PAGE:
Nothing

```
#' Lioness Algorithm for experimental designs with continuous factors
#'
#' \code{LA_OptC} returns optimal designs with continuous factors
#'
#' @param n A positive integer that stands for the number of rows (or run size) for a design.
#' @param lb A vector contains the lower bounds of all the continuous factors. For example, if there are 3 factors whose lower bounds are 0, 5, and 15, \code{lb} should be \code{lb=c(0,5,15)}.
#' @param ub A vector contains the upper bounds of all the continuous factors. For example, if there are 3 factors whose upper bounds are 10, 15, and 25, \code{ub} should be \code{lb=c(10,15,25)}.
#' @param m A positive integer that stands for the number of starting design candidates. The default is set to be 100.
#' @param N A positive integer that stands for the maximum number of iterations. The default is set to be 5000. A larger value of \code{N} may result a high CPU time.
#' @param OC An optimality criterion. The default setting is "D-optimality" under first-order simple/multiple linear regression model. It could be one of the following: "D", "A", and "G", which stands for "D-optimality", "A-optimality", and "G-optimality", respectively. Note that both "D-optimality" and "A-optimality" are under first-order simple/multiple linear regression model, while "G-optimality" is under second-order multiple linear regression model.
#' @param alpha A tuning parameter in algorithm for controlling how big the change would be when updating elements in the step of avoiding local optimum. The default is set to be 0.1, which is the recommended value.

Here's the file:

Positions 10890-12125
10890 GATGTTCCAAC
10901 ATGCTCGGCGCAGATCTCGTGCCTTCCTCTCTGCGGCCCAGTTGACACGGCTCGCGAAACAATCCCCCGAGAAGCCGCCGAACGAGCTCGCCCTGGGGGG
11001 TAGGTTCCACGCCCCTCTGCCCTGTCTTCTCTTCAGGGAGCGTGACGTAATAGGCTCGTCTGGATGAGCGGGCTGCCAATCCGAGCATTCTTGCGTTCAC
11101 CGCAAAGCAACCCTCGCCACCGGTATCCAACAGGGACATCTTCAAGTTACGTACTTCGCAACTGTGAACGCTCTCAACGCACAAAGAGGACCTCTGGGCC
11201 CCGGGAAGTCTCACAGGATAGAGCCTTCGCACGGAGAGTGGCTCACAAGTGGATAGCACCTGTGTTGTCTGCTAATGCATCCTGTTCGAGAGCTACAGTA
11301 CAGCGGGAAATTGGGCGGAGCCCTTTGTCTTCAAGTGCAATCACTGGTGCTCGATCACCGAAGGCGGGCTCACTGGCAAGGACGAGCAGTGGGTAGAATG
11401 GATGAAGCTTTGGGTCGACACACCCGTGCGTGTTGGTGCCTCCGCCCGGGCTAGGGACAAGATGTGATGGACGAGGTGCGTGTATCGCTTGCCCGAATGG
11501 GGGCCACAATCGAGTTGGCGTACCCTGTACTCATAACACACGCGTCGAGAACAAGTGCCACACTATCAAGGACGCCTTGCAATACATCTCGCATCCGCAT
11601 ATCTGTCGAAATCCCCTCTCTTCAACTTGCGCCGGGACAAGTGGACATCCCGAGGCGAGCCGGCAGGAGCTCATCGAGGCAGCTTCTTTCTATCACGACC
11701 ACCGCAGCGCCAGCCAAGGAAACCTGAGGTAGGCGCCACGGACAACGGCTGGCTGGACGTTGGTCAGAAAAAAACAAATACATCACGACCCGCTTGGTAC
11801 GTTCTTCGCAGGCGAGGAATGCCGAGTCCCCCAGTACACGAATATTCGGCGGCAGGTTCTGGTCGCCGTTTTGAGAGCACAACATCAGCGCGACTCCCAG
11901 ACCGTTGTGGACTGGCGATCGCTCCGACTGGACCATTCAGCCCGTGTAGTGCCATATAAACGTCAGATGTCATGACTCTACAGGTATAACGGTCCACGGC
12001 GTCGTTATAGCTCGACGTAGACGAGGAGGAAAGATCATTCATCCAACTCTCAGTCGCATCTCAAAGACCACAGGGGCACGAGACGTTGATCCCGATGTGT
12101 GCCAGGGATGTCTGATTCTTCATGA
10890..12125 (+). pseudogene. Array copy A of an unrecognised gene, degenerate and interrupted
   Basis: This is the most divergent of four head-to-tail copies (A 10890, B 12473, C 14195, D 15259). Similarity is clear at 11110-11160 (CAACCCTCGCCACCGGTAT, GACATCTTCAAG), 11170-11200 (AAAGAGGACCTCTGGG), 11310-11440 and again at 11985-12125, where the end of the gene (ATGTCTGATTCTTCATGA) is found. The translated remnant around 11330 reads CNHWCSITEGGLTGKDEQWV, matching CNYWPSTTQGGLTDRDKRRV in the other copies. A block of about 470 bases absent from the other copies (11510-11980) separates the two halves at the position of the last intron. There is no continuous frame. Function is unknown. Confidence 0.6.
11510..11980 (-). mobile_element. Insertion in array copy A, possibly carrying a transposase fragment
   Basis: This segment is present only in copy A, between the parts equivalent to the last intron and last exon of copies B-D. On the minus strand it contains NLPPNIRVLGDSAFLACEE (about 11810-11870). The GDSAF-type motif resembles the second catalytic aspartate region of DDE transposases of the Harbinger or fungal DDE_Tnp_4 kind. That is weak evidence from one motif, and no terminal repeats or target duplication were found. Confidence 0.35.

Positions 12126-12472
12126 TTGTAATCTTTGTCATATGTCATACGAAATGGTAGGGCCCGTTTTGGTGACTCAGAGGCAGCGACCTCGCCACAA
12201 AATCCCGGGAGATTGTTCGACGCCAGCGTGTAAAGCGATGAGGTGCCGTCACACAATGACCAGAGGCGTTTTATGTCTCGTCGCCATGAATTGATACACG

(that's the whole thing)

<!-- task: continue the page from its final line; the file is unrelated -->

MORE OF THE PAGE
#'
#' @return If all inputs are logical, then the output will be either a \code{n} by \code{length(lb)} optimal design. Here, the \code{length(lb)} is assumed to be at least 2.
#'
#' @examples
#' #Assume in a simple linear regression model, we want to find a 20-run
#' #D-optimal design, where the input variable takes values between 0 and 24.
#' #In theory, we know the optimal design is the following:
#' #matrix(c(rep(1,20),rep(0,10),rep(24,10)),ncol=2,nrow=20,byrow=FALSE)
#'
#' #Use LA with default setting to find the optimal design for above problem.
#' try=LA_OptC(n=20,lb=c(1,0),ub=c(1,24))
#' round(try,8)
#' @export
LA_OptC <- function(n, lb, ub, m = 100L, N = 5000L, OC = "D", alpha = 0.1) {
.Call(`_LA_LA_OptC`, n, lb, ub, m, N, OC, alpha)
}
#' @rdname LA_OptC
#'
#' @param X A matrix object. In general, \code{X} stands for the design matrix.
#'
D <- function(X) {
.Call(`_LA_D`, X)
}
#' @rdname LA_OptC
#'
#' @param X A matrix object. In general, \code{X} stands for the design matrix.
#'
A <- function(X) {
.Call(`_LA_A`, X)
}
#' @rdname LA_OptC
#'
#' @param X A matrix object. In general, \code{X} stands for the design matrix.
#' @param x A vector.
#'
GscoreC <- function(X, x) {
.Call(`_LA_GscoreC`, X, x)
}
#' @rdname LA_OptC
#'
#' @param s A positive integer.
#'
rSign <- function(s = 2L) {
.Call(`_LA_rSign`, s)
}
#' @rdname LA_OptC
#'
#' @param Y A matrix object. In general, \code{Y} stands for the design matrix.
#'
G <- function(Y) {
.Call(`_LA_G`, Y)
}
```

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